Category Archives: Non classé

19 June 1940

Nine pilots take off from Kenley at 6:45 to join Hawkinge Airfield. They leave at 08:00 for an offensive reconnaissance of Abbeville, Flixecourt, Poix, Rouan and Dieppe. While flying over Rouan, pilots note the presence of about 45 German aircraft on the airfield. Returning to Hawkinge at 9:45 Squadron Leader Joseph R. Kayll was ordered to remain on site to provide an escort for twelve Bristol Blenheims from 12:55. The bombing seems, however, missed since it is indicated that only a section of the bombers touches the Dieppe aerodrome. At the same time, Flying Officer Anthony Eyre is forced to a forced landing in Wilmington following a fuel failure. If the pilot is not injured, the Hawker Hurricane Mk I P2793 is badly damaged.[1] The remaining eight No.615 Squadron aircraft land at 15:55. Flight time : 04:45 hours.

In parallel, three pilots participate in air combat training over the Sutton Bridge range, while six hours of night flying training are conducted.

Pilots and Aircrafts : Flying Officer Anthony Eyre (P2793) ; Pilot Officer Keith T. Lofts (P2578) ; Pilot Officer John R. Lloyd (P2764) ; Flying Officer Herbert S. Giddings (P2801) ; Squadron Leader Joseph R. Kayll (P2871) ; Pilot Officer Cecil R. Montgomery (P3390) ; Flight Lieutnant Lionel M. Gaunce (P2966) ; Flying Officer John R.H. Gayner (L1584) ; Pilot Officer Petrus H. Hugo (P2963).

Losses : Hawker Hurricane Mk I P2793 (Flying Officer Anthony Eyre) : severely damaged on landing at Wilmington (fuel failure).


[1] The damage seems, however, limited since the aircraft return from 27 June  1940.

18 June 1940 : reinforcement

On 16 June, a message arrives to indicate that if the squadron remains available for operations over France, it must organize a series of training to participate in the defense of British territory within Fighter Command. The pilots are, therefore, gradually being dispatched to No. 11 (RAF) Group for an upgrade on radio and radar procedures for bomber interceptions.

In addition, three new pilots arrive on June 18th from No.5 (RAF) Flying Training School. They are Pilot Officer Sydney J. Madle [1] and Sergeant Derrick W. Halton [2] and Olivier V. Houghton [3]. The presence of the latter will be very short since he will be transferred, on 10 July, to No.32 (RAF) Squadron.


[1] Sydney James Madle. Born on 13 January 1921, in Strood (Kent), he was educated at Sir Joseph Williamson Mathematical School before working for South Eastern Electricity in Rochester. He joined the RAFVR in January 1939 and trained at No.23 (RAF) Elementary & Reserve Training Flying Training School and No.5 (RAF) Flying Training School. He joined No.615 Squadron on 18 June 1940.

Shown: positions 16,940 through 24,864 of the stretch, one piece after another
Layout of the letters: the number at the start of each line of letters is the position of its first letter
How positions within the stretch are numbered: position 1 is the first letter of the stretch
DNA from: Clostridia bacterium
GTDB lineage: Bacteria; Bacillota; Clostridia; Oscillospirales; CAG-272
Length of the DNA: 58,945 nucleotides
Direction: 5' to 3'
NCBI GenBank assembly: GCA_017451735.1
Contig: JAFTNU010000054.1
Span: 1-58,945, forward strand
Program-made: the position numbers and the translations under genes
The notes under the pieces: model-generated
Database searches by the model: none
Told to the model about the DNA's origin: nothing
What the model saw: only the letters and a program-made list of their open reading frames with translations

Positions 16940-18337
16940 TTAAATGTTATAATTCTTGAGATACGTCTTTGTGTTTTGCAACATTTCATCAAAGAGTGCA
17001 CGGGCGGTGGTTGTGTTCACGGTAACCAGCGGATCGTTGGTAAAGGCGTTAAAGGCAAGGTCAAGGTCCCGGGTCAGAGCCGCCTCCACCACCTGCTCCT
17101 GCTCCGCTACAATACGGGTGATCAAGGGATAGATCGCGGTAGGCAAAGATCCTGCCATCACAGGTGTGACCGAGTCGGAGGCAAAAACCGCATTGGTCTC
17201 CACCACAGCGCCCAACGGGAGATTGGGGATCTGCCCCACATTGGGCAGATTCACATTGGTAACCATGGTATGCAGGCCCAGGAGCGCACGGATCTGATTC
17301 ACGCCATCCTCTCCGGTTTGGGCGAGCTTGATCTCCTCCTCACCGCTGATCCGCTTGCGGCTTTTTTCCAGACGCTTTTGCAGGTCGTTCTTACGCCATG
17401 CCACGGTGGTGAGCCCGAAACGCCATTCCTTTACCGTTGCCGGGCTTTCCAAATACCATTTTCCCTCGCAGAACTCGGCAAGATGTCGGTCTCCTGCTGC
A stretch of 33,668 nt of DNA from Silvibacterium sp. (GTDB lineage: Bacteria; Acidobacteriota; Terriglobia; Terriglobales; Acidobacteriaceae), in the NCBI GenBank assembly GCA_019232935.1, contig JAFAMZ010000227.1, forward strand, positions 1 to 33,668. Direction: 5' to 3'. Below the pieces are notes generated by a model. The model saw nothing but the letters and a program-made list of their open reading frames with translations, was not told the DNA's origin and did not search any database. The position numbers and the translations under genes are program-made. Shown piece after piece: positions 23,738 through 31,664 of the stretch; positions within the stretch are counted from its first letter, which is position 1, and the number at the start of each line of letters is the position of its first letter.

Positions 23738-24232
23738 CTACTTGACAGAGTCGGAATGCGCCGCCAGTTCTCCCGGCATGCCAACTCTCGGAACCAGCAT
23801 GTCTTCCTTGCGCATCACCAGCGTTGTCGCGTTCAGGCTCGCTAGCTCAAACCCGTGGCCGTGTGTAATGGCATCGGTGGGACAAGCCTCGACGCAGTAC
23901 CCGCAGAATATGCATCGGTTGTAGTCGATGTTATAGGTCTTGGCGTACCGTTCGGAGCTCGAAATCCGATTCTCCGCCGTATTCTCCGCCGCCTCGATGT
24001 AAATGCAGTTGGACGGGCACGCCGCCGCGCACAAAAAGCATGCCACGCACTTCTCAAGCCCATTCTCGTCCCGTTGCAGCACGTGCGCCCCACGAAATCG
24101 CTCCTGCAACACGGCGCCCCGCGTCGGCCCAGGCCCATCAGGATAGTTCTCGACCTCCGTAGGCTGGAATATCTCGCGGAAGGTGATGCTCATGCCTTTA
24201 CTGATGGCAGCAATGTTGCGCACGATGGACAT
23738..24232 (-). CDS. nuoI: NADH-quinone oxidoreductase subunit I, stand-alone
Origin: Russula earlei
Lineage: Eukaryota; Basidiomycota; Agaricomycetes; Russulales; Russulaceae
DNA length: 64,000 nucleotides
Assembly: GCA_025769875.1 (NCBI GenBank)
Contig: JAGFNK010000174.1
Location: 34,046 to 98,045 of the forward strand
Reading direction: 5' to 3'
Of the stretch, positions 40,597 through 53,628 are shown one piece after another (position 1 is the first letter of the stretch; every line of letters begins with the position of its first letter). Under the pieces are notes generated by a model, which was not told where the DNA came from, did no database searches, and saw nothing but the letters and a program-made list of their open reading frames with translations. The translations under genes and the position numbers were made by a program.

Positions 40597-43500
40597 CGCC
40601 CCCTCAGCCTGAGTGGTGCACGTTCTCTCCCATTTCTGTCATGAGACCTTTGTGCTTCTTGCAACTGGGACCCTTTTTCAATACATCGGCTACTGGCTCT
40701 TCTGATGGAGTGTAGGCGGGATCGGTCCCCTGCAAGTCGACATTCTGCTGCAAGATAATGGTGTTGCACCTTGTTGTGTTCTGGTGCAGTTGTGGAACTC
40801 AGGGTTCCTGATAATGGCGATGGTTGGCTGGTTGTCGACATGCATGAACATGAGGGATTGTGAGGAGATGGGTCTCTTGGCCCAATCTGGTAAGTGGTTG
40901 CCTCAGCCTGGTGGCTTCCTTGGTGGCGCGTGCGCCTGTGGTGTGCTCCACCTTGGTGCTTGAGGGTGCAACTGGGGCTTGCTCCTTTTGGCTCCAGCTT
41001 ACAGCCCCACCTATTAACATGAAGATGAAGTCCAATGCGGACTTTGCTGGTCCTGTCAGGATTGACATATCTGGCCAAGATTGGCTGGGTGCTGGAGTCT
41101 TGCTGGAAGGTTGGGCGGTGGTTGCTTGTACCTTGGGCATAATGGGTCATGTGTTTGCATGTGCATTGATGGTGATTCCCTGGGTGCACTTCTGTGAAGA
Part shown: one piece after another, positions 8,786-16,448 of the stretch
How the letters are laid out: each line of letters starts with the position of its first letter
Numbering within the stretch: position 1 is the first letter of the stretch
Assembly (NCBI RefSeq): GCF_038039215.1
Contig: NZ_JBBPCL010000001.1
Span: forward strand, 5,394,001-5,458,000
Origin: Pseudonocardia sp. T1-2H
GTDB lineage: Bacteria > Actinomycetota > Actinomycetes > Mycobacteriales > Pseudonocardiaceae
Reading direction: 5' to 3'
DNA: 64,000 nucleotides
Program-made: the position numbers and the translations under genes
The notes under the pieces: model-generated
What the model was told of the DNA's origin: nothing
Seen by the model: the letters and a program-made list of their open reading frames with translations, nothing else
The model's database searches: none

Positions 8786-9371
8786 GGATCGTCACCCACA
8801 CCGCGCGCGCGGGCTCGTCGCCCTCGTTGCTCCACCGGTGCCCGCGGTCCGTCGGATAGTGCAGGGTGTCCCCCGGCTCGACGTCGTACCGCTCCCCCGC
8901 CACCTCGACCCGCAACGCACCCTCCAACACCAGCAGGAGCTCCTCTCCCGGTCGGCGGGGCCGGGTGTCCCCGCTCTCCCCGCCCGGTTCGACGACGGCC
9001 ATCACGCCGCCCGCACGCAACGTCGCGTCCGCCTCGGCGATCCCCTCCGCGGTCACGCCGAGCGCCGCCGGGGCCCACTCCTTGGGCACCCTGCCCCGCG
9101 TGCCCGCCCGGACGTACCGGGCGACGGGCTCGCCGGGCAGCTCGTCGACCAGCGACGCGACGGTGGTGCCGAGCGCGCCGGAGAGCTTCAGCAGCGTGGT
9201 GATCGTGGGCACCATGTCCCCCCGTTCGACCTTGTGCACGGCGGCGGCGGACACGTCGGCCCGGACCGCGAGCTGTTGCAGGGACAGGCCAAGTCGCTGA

Pilot Officer Sydney J. Madle

[2] Derrick Wilson Halton (748212). Born in 1939. He worked as a reporter at the Northamptonshire Evening Telegraph, before joining the RAFVR in May 1939. After his training at No.5 (RAF) Flying Training School with the No.45 Course (11 December 1939 – 10 June 1940), he joined No.615 Squadron on 18 June 1940.

Sergeant Derrick W. Halton

[3] Oliver Vincent Houghton. Born on 19 January 1921 in Foleshill (Conventry). He worked as an aeronautical mechanic, before joining the Civil Air Guard in October 1938 and the RAFVR on 22 March 1939. He trained at No.4 (RAF) Initial Training Wings (30 October) and No.5 (RAF) Flying Training School (9 December). He joined the No.615 Squadron on 18 June 1940, but his presence was very short and he was transferred to No.32 (RAF) Squadron (10 July) and No. 501 ( RAF) Squadron (27 August). He was killed in air combat on 6 September 1940, when his Hawker Hurricane Mk I V6646 crashed near Long Beech Wood (Kent).

15 June 1940

Nine aircraft take off at 10:45 to join Hawkinge to provide air protection for a convoy from 15:30. Flying Officer John R.H. Gayner (Hawker Hurricane Mk I P3380), however, return to Kenley due to a problem with the landing gear. The remainder of the Squadron land at 18:20 after 03:00 hours of flight (including a refueling in Hawkinge).

Pilots and Aircrafts : Flight Lieutnant Lionel M. Gaunce (P2966) ; Flying Officer Peter Collard (P2871) ; Pilot Officer Cecil R. Montgomery (L1584) ; Pilot Officer Cecil R. Young (N2399) ; Flying Officer John R.H. Gayner (P3380) ; Flying Officer Herbert S. Giddings (P3487) ; Flying Officer Anthony Eyre (P2793) ; Pilot Officer John R. Lloyd (L1992) ; Pilot Officer Keith T. Lofts (L1789).

Lossess : Hawker Hurricane Mk I P3380 (Flying Officer John R.H. Gayner) : landing gear problem.

14 June 1940

As usual, eight Hawker Hurricanes take off at 08:15 from Kenley to patrol over Abbeville – Saint-Quentin-Saint-Omer with No.111 (RAF) Squadron. The whole formation return at 9:45 on the Hawkinge aerodrome. They leave at 12:30 for a second patrol on the sector of Abbeville – Rouen before landing at Kenley at 14:25. In all, the pilots fly during 3:20 hours.

Pilots and Aircrafts : Squadron Leader Joseph R. Kayll (P2871) ; Flying Officer Anthony Eyre (P2963) ; Flying Officer Peter Collard (P2768) ; Pilot Officer Cecil R. Young (P2328) ; Pilot Officer Cecil R. Montgomery (L1584) ; Pilot Officer Ralph Roberts (L1983) ; Flight Lieutnant James G. Sanders (P3487) ; Pilot Officer John R. Lloyd (P2801).

12 June 1940

Nine pilots take off from Kenley at 15:15 for a patrol around Saint-Valery-sur-Somme – Le Treport – Le Havre. At the end of the mission, aircrafts landed on Manston (except for two aircrafts landing at Kenley) to refuel. The entire formation resumed the patrol at 19:15 over the same sector before returning to Kenley for 20:55. The flight time is 03h30.